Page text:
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Metrical Foot

Metrical foot sounds like an interdenominational nightmare! Worry not! Metrical feet are the basic rhythmic structure of a verse in poetry. Each metrical foot consists of a combination of stressed and unstressed syllables. For example, an 'iamb' is a type of metrical foot that consists of one unstressed syllable followed by a stressed syllable, as in the word 'believe'. We’ll be looking at one of the most elementary building blocks of poetry as well as the types of metrical feet and examples of a specific metrical foot in poetry!

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Metrical Foot

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Metrical foot sounds like an interdenominational nightmare! Worry not! Metrical feet are the basic rhythmic structure of a verse in poetry. Each metrical foot consists of a combination of stressed and unstressed syllables. For example, an 'iamb' is a type of metrical foot that consists of one unstressed syllable followed by a stressed syllable, as in the word 'believe'. We’ll be looking at one of the most elementary building blocks of poetry as well as the types of metrical feet and examples of a specific metrical foot in poetry!

Metrical Foot: definition

Most poems, especially ones we would call ‘formal poems’ or ‘metrical poems’, have some sort of meter. The ‘metrical’ part of metrical foot refers to meter, as metrical feet are what comprise the meter of a poem.

Meter is the part of the poem that gives it its rhythm, its rise-and-fall, songlike cadence. There are two main aspects of meter:

  • The stressed and unstressed nature of the syllables.
  • The number of syllables in each line.

When we’re looking at the metrical foot, we’re thinking mainly about that first aspect. A metrical foot is simply a collection of stressed and unstressed beats – usually two or three syllables. There are several types of metrical feet in English poetry, including iamb, trochee, anapest, dactyl, spondee, and pyrrhic, each with its own distinctive pattern of stress.

Metrical Foot: types

Metrical shoes aren’t one-size-fits-all – there are many types of metrical feet in different shapes and sizes. The most common kinds of metrical foot are disyllables (2 syllables) and trisyllables (3 syllables).

Disyllables

Disyllables are the smallest kinds of metrical feet; they are made up of two syllables.

Iamb

dee DUM | dee DUM | dee DUM

We’re starting with an absolute classic. Iambic verse has been around since the days of antiquity, and for a good reason – out of all the metrical feet, iambic verse resembles regular human speech the closest. An iamb is made up of just two syllables – an unstressed beat followed by a stressed beat.

  • A-gain
  • Be-spoke
  • Ce-ment
  • To be

Iambs make up the most famous type of metric line in the English language, Iambic Pentameter. Iambs can be found in most English formal poetry in various forms, from writers such as William Shakespeare, John Milton, Emily Dickinson and Christina Rosetti.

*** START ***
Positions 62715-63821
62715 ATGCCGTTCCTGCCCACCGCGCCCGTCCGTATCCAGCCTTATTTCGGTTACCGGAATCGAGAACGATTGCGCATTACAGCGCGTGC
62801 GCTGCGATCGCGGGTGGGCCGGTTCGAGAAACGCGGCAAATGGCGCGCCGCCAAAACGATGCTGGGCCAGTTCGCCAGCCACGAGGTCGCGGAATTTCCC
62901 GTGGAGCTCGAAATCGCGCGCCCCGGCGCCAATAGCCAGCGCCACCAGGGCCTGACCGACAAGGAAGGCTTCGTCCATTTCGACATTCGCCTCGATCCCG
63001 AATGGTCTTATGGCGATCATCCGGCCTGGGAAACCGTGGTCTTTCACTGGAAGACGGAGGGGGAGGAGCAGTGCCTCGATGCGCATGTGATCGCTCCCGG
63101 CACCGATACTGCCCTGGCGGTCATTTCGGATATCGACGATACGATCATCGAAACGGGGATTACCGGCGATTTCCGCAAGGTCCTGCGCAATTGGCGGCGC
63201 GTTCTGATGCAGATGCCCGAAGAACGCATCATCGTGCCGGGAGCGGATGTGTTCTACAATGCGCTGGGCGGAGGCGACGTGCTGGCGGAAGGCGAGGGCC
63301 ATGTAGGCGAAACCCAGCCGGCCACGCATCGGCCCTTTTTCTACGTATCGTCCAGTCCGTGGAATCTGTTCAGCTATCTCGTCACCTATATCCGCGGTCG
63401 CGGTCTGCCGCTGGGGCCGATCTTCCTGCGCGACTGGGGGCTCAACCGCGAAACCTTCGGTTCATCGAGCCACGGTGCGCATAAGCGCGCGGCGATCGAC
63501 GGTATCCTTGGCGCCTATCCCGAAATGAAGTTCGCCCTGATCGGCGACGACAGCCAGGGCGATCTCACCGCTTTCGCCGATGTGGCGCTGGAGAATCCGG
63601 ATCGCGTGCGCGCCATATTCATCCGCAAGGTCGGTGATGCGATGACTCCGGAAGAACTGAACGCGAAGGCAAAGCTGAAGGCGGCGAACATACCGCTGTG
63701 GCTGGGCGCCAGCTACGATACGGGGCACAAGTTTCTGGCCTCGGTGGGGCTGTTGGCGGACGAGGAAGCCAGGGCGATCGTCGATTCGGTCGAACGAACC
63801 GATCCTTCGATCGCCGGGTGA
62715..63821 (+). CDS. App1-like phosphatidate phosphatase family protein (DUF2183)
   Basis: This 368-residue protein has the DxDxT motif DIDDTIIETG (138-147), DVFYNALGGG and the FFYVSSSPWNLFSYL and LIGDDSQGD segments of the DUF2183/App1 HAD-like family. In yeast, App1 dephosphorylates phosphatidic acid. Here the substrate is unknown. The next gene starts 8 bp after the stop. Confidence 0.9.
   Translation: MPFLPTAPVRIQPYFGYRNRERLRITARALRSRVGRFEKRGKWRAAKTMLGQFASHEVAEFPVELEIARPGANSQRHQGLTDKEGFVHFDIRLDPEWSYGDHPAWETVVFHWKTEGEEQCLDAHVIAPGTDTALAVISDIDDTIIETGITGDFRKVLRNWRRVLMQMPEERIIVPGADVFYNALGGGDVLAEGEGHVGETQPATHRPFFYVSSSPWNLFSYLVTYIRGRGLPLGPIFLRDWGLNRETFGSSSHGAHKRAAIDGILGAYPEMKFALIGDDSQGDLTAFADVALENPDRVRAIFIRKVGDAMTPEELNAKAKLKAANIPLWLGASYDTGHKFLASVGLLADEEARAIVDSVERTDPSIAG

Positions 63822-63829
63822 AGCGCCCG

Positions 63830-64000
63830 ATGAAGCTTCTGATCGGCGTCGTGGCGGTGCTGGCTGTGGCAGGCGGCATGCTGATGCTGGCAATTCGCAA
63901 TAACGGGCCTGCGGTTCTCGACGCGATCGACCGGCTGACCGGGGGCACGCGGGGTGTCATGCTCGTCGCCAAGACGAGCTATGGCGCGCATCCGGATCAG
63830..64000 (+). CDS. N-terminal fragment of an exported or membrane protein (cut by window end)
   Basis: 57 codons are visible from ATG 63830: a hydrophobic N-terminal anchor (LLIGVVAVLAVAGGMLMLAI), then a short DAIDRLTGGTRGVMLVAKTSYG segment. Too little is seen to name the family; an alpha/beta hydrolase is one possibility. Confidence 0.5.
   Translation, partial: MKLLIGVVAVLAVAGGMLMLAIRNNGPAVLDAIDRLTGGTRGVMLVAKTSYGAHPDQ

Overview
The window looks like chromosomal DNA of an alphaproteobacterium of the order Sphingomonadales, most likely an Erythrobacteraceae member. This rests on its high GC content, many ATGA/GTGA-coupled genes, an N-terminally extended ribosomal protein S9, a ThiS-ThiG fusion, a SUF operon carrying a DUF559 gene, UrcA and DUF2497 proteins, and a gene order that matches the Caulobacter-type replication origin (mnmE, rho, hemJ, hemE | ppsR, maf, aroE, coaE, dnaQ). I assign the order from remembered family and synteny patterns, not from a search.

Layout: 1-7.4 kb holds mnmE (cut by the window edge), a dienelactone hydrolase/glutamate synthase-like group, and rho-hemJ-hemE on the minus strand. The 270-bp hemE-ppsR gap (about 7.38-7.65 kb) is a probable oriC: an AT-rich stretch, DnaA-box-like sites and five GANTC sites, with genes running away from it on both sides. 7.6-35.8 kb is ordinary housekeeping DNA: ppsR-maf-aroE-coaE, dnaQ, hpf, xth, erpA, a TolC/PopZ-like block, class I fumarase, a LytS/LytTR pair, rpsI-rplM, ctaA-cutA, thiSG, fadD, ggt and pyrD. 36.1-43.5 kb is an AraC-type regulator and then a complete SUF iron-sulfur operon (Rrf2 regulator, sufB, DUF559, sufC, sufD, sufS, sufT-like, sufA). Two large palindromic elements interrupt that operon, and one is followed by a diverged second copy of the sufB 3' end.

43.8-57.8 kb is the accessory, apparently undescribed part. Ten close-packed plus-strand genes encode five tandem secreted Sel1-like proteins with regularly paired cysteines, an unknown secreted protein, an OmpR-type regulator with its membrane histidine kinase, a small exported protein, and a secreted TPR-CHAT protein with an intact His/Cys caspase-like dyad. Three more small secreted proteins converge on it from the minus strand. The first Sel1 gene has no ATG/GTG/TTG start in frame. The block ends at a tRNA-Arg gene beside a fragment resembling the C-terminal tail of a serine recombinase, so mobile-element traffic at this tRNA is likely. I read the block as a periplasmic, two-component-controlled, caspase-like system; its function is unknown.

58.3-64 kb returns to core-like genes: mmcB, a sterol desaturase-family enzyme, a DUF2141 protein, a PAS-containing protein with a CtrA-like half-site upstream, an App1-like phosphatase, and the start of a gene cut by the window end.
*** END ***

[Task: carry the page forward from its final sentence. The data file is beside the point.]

Iambic pentameter is a line of poetry made up of five iambs, hence ‘penta’ (penta is Greek for five).

Trochee

DUM dee | DUM dee | DUM dee

A trochee is the opposite of an iamb – a stressed beat followed by an unstressed beat. This can often be inserted into a line of iambic verse to put emphasis on a certain word or two words. This technique is known as an ‘inverted foot’. Trochees are not quite as ubiquitous as iambs, but they are still extremely common. One notable case is Edgar Allen Poe’s ‘The Raven’ (1845), which is written almost exclusively in trochees.

  • Sha-dow
  • Eng-lish
  • Da-vid
  • Stel-lar

Spondee

DUM DUM | DUM DUM | DUM DUM

Spondee is made up of two stressed syllables. Spondee is an interesting one because it’s pretty much impossible to make an entire poem out of it. It is often found in commands or phrases made up of two words, as most words in English are made up of stressed and unstressed syllables. Here are some examples:

  • Let’s go!
  • Tom Jones
  • Big deal

Trisyllables (three-syllable feet)

Don't worry, these aren't any more complicated, just one syllable longer!

Dactyl

DUM dee dee | DUM dee dee| DUM dee dee

The dactyl is our first three-syllable foot, and it is made of a stressed beat followed by two unstressed ones.

  • Po-et-ry
  • E-le-phant
  • Ann-a-belle

Like trochee, a dactyl foot is often used for effect. For instance, it could be used to break up a line of iambic pentameter. It can also be used on its own to great effect – Tennyson’s ‘Charge of the Light Brigade’ (1854) is written in dactylic meter.

Anapaest

Dee dee DUM | Dee dee DUM | Dee dee DUM |

The anapaest is the last of the five most important metrical feet and the second least common of the five (after spondee). It creates a lolloping, casual rhythm, so it’s often found in more casual or comic verse. If you’ve read a limerick, you’ll be very familiar with the anapaest, as they are almost exclusively written in anapaestic verse.

A limerick is a poem that is usually comedic and always in the rhyme scheme AABBA, with the third and fourth lines shorter than the others.

Anapaestic words and phrases:

  • Un-der-stand
  • Rec-og-nise
  • Gra-vi-ty

Appended here is a list of a few more metrical feet. The ones we've listed will be the most common ones you'll come across and want to talk about, but it never hurts to know even more.

Types of Metrical Foot
Stress PatternName of Metrical Foot
dee deePyrrhus
DUM DUM DUMTribrach
dee dee deeMolossus
dee DUM deeAmphibrach
dee DUM DUMBacchius
DUM DUM deeAntibacchius
DUM dee DUMCretic

Metrical Foot in poetry

In poetry, metrical feet are used to create a rhythmic structure. This structure is integral to the composition and reading of the poem. The type of metrical foot used, and its frequency within a line of poetry, determines the metrical pattern of that line. For instance, a line of iambic pentameter, a common metrical pattern in English verse, has five iambs - five sets of unstressed syllables followed by stressed syllables - in each line. This can be seen in the opening line of Shakespeare's Sonnet 18: 'Shall I compare thee to a summer's day?'